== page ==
I didn’t flinch. I live in rural Maine, where dealing with the elements is an everyday necessity. I possess the pioneer spirit that carried our forbears across a continent. I also had an old-fashioned phone that works even when the lights don’t.
I called Central Maine Power.
I pushed buttons to inform them that my power was out. I pushed more buttons to tell them I didn’t know the cause of the outage. I was assured by the automated voice that a work order had been issued, and power would be restored with all the haste displayed by Congress in passing health-care reform.
I then turned to the matter of food. There was plenty in the refrigerator, but you’re not supposed to open it because everything will spoil. So, like my hardy ancestors, I improvised. “Fritos,” I offered, “with mayonnaise.”
There were few takers, leaving me no choice but to forage for more satisfying fare. I donned the proper garb and set out into the wilderness. I carefully examined signs. I followed tracks. I caught a scent.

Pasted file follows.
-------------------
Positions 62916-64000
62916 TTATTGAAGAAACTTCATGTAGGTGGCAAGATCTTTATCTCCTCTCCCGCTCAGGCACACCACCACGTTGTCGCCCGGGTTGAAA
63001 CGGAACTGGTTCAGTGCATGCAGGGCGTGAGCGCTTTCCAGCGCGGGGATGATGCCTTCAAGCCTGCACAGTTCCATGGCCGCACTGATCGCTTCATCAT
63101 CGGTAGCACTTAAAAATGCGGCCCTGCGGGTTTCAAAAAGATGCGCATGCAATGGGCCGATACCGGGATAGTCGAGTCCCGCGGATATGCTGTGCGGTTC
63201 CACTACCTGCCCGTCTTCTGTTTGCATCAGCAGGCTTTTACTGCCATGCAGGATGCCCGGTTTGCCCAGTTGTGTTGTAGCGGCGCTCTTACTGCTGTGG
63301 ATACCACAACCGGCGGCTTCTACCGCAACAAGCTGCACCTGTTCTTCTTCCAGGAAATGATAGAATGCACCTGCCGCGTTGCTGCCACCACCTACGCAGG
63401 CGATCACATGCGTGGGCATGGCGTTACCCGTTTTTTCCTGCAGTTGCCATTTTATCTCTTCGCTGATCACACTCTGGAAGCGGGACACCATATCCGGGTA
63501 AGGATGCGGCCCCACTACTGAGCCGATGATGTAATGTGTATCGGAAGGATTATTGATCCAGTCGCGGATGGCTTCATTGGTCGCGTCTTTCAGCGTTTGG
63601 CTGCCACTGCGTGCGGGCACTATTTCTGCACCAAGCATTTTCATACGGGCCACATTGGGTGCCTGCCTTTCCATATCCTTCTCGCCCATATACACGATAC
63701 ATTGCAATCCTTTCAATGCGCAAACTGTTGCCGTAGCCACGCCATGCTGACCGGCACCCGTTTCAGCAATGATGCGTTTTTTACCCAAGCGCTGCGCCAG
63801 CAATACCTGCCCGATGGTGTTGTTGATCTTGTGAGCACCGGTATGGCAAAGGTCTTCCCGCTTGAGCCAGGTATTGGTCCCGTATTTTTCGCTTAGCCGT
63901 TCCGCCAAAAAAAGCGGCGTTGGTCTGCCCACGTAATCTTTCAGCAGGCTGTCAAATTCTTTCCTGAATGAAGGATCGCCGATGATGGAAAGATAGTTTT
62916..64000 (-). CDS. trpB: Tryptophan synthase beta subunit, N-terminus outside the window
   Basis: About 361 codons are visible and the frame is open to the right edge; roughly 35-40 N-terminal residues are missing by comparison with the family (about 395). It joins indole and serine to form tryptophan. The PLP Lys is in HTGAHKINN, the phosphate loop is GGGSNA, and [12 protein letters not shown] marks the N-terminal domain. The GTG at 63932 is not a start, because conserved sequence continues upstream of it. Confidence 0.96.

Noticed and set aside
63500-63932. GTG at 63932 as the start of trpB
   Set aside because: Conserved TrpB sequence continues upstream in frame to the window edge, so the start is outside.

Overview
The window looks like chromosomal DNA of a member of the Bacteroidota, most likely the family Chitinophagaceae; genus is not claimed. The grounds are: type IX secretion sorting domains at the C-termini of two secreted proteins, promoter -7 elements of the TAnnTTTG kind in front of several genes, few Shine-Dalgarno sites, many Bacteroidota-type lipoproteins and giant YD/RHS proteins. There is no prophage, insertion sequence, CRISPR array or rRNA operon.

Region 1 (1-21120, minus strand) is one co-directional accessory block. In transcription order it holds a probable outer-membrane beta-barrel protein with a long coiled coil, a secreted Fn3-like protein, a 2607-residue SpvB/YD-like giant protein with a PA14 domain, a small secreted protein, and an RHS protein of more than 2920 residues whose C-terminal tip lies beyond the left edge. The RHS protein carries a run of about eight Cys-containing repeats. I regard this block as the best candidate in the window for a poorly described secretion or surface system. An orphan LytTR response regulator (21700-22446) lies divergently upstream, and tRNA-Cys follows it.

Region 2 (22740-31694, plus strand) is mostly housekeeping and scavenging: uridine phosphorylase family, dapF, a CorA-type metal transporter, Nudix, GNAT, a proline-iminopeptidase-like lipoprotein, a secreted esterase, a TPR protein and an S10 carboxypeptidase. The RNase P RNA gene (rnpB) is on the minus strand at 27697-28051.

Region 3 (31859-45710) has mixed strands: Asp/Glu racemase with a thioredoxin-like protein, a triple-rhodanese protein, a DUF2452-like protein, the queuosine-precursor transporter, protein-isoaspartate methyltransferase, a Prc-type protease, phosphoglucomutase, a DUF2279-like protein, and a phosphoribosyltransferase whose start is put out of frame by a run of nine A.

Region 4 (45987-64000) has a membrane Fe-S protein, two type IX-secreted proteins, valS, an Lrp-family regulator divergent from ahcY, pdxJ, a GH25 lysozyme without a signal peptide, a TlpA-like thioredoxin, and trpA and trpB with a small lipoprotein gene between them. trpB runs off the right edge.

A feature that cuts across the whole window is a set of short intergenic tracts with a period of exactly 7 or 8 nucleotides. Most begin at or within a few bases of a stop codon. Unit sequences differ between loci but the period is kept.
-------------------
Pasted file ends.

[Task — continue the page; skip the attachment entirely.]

All that led me to a restaurant in Kingfield, where I bought breakfast burritos.
By mid-afternoon, the power was back on, and I was recovering from my brief role as a contestant on “Survivor: Carrabassett Valley” by watching college football and eating leftover turkey. After that, there were cocktails, dinner, more cocktails, and bed. I thought no more of my call to CMP and its robot receptionist.
Until 1 a.m., when the phone rang. I eventually managed to get the receiver to my ear and mumbled a cheery greeting.
“Ummph,” I said.
“Hello, Mr. Diamon,” said the perky voice of an indisputably live human being. “I’m sorry to call so late, but this is Central Maine Power, and I’m checking to see if your power is back on.”
I wasn’t sure. My eyes were closed.
To be safe, I decided to give a noncommittal answer.
“Ummph,” I said.
“That’s great,” said the live human being. “How’s the skiing up your way?”
“Ummph,” I said.
“Really?” said the live human being. “I’ll have to get the family up there next weekend. It’s been a long time since we’ve had conditions that good.”
Al Diamon does not ski, mail many letters, or hunt. And henceforth, he won’t be answering the phone at 1 a.m. So, you’ll have to reach him by e-mail at email@example.com.